With a number of motoring publications suggesting the Discovery nameplate is increasingly lacking ‘brand equity’ compared to Defender and Range Rover, reading Mike Humble’s piece on how it is to drive the original should be a reminder of how appealing it can be.
Perhaps this original vehicle should serve as a subtle reminder to JLR’s Executives and Design Engineers of why the Discovery was such a successful product, with a sustained following up until the final Discovery 4 rolled off the assembly line in 2016?
Back in 1989, the Discovery was a real breath of fresh air in the 4×4 market, with a design that looked fresh, purposeful and engaging.
Okay, so there was a symphony of parts from the BL parts bin, but that did not detract from Discovery having a more lifestyle-orientated design than either the more conservative Land Rover 90/110 or the Range Rover.
Bright exterior paint colours and contrasting graphics for the exterior and neat storage areas inside made this a car that could appeal to a wider customer base than the 90/110, including to those who had never previously considered buying an off-road vehicle.
Even when wearing standard issue steel wheels, the Discovery’s chic appeal was undiluted. The array of accessories conceived alongside Project Jay’s own development programme further elevated the Discovery’s versatile nature. For both manufacturer and dealer that was good news as it resulted in very few Discoveries leaving the forecourt without a few optional extras having been specified by the customer.
What an impact it made
Even now, I am still reminded of the excitement I felt when I first saw the Discovery back in 1989 and how it made me a fan of the Land Rover brand.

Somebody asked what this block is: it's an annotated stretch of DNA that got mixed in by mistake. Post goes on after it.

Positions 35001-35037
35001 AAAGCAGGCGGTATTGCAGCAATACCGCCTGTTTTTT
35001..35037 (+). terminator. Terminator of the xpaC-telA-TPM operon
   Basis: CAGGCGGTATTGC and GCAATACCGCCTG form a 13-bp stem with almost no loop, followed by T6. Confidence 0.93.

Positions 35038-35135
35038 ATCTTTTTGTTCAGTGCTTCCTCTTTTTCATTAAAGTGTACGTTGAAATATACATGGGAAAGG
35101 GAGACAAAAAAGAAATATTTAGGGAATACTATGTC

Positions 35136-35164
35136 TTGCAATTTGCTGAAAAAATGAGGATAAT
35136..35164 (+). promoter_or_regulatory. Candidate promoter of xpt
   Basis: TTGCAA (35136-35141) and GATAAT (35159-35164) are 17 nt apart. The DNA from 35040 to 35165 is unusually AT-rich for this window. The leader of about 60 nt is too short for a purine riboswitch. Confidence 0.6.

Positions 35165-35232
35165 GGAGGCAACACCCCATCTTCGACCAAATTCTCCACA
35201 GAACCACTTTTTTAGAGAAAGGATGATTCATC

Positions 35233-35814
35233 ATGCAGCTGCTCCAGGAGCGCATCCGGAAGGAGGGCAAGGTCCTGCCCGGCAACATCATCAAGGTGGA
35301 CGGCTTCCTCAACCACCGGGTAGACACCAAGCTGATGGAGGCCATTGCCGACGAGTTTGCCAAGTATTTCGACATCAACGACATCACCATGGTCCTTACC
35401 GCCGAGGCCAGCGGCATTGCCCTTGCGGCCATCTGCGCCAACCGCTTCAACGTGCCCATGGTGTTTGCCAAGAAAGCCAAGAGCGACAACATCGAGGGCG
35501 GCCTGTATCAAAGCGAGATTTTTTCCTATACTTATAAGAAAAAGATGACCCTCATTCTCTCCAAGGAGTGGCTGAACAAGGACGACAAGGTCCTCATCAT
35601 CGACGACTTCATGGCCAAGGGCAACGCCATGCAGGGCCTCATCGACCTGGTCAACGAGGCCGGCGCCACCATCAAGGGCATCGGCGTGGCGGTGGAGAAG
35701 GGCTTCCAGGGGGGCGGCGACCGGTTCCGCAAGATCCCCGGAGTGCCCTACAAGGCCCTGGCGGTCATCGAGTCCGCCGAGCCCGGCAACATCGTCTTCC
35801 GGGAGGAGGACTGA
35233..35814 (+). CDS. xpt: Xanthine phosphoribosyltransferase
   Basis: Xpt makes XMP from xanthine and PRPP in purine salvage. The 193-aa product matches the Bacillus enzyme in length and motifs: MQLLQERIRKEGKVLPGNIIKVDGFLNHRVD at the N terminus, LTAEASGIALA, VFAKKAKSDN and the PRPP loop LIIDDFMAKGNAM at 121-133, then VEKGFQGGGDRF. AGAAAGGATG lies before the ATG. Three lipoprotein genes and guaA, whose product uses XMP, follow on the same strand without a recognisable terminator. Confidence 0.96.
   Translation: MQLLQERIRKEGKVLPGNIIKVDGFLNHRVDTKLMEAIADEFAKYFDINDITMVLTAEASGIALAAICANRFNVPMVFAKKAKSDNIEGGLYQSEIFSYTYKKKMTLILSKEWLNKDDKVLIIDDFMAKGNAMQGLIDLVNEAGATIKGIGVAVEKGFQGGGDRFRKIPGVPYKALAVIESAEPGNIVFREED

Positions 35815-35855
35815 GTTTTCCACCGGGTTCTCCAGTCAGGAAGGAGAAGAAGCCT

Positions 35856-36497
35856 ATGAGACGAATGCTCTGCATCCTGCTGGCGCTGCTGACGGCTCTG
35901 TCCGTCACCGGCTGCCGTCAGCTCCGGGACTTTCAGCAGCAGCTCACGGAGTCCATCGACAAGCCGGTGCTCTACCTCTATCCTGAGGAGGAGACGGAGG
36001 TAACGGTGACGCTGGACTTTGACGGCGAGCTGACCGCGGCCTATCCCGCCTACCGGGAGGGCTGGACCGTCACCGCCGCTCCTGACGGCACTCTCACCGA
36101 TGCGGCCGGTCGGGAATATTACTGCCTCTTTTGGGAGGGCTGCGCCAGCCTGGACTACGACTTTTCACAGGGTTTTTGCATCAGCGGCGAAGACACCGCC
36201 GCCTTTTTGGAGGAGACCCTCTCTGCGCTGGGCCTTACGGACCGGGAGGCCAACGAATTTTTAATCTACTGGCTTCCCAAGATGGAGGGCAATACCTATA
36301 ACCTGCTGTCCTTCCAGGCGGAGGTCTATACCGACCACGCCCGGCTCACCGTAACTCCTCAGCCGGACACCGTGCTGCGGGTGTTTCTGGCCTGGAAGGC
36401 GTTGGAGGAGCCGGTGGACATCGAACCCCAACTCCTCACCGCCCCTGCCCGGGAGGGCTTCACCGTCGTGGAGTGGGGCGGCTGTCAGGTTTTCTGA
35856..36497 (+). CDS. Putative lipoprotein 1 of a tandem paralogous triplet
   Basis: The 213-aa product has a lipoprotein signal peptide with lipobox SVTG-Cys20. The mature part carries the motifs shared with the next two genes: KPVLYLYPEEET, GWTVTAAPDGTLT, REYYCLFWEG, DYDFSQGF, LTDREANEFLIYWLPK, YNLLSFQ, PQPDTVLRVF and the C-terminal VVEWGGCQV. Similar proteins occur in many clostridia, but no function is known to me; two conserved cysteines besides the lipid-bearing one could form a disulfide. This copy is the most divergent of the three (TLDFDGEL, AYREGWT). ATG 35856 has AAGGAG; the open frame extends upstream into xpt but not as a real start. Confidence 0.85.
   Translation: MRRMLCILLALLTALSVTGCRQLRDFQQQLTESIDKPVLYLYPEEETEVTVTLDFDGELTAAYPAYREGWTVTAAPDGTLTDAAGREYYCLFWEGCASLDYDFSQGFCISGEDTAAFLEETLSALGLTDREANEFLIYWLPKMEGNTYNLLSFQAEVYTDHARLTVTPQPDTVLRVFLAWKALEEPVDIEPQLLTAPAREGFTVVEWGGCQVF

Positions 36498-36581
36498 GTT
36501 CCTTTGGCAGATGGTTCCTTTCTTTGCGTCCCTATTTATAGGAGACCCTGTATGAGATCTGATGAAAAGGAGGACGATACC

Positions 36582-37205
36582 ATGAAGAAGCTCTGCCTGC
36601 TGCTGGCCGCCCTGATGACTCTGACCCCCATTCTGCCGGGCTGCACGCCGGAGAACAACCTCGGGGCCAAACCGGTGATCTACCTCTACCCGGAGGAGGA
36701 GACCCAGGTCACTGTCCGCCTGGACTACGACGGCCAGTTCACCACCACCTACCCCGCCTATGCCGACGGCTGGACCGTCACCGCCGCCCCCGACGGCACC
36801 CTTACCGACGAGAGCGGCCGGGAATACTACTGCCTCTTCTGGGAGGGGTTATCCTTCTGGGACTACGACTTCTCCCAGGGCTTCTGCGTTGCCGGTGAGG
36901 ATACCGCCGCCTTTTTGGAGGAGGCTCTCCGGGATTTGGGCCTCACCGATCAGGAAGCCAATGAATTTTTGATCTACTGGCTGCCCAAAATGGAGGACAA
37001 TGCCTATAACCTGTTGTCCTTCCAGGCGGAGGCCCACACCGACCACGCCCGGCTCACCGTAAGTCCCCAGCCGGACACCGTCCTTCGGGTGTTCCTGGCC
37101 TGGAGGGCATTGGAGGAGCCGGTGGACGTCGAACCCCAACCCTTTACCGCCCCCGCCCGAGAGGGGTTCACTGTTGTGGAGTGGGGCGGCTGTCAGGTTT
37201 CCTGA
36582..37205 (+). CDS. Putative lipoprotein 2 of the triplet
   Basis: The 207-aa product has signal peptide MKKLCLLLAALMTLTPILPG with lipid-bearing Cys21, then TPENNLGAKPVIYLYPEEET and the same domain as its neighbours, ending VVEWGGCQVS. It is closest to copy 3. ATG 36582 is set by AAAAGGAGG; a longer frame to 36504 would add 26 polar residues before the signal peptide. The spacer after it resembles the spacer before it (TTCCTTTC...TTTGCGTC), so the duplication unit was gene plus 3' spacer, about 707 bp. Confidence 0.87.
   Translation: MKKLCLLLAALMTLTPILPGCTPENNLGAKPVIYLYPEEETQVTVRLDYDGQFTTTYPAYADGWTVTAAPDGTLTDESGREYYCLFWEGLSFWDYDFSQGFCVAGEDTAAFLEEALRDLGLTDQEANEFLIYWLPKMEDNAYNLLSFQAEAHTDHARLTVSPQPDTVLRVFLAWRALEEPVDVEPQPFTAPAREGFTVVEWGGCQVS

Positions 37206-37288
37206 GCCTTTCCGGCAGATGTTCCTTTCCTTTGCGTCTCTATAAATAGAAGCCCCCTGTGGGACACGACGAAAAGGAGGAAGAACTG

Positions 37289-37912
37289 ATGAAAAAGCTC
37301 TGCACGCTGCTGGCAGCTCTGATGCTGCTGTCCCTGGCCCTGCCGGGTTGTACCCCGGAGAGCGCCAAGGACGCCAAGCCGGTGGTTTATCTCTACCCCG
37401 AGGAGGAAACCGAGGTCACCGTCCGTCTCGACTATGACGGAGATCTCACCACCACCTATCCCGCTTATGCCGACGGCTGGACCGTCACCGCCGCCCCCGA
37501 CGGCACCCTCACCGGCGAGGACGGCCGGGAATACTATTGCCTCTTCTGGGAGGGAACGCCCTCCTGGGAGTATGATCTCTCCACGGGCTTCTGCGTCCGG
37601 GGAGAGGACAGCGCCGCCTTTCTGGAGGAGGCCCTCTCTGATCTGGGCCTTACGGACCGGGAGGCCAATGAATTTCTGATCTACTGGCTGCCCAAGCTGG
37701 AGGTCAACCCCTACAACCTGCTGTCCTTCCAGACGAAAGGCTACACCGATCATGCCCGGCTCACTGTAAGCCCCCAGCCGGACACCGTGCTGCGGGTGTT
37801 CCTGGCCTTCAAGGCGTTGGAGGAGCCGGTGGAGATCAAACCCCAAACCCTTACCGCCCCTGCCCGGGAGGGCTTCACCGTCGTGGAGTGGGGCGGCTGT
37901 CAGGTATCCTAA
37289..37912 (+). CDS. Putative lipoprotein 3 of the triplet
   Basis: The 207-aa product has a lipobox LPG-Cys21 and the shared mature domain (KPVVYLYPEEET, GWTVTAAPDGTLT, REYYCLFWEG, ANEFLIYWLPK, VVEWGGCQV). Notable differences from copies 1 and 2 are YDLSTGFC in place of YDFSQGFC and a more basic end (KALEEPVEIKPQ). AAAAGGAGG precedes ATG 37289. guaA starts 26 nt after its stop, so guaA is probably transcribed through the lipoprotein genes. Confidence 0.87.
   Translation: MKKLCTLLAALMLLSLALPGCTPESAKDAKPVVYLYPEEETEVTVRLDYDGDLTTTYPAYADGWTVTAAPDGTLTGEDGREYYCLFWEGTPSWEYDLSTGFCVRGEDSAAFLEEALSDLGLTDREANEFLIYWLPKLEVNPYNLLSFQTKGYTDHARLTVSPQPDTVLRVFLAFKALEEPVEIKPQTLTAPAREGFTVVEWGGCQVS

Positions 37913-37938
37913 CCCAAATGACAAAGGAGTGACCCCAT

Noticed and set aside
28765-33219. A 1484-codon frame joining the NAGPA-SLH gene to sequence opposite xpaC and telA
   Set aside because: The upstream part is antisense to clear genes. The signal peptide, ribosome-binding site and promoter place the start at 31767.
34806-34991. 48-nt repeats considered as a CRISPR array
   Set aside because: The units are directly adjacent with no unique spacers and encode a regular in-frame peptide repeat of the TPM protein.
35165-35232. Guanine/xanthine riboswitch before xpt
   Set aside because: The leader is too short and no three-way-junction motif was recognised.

Discovery 5 has undoubtedly diluted that as it struggles to maintain its own distinctive identity against a questionable need for a increasingly harmonised ‘family look’ across all three brand pillars, including taking obvious design references from the L494-generation Range Rover Sport.
Cover the badges up and to those with no interest in vehicle design, they’d struggle to identify this as a Discovery. Collectively, this suggests the Discovery nameplate is not considered within JLR to be strong enough to maintain its own appeal.
Lost identity means a lack of sales
It is ultimately the company’s handling of what was arguably its most successful nameplate by overlooking the well liked attributes of previous generation models that has lead to its poor sales since 2017 and many loyal Discovery fans looking elsewhere when they need to buy a replacement new vehicle.
In today’s increasingly computer-governed generation of cars, a more analogue and functional 1989 Discovery would actually prove to be a breath of fresh air for me.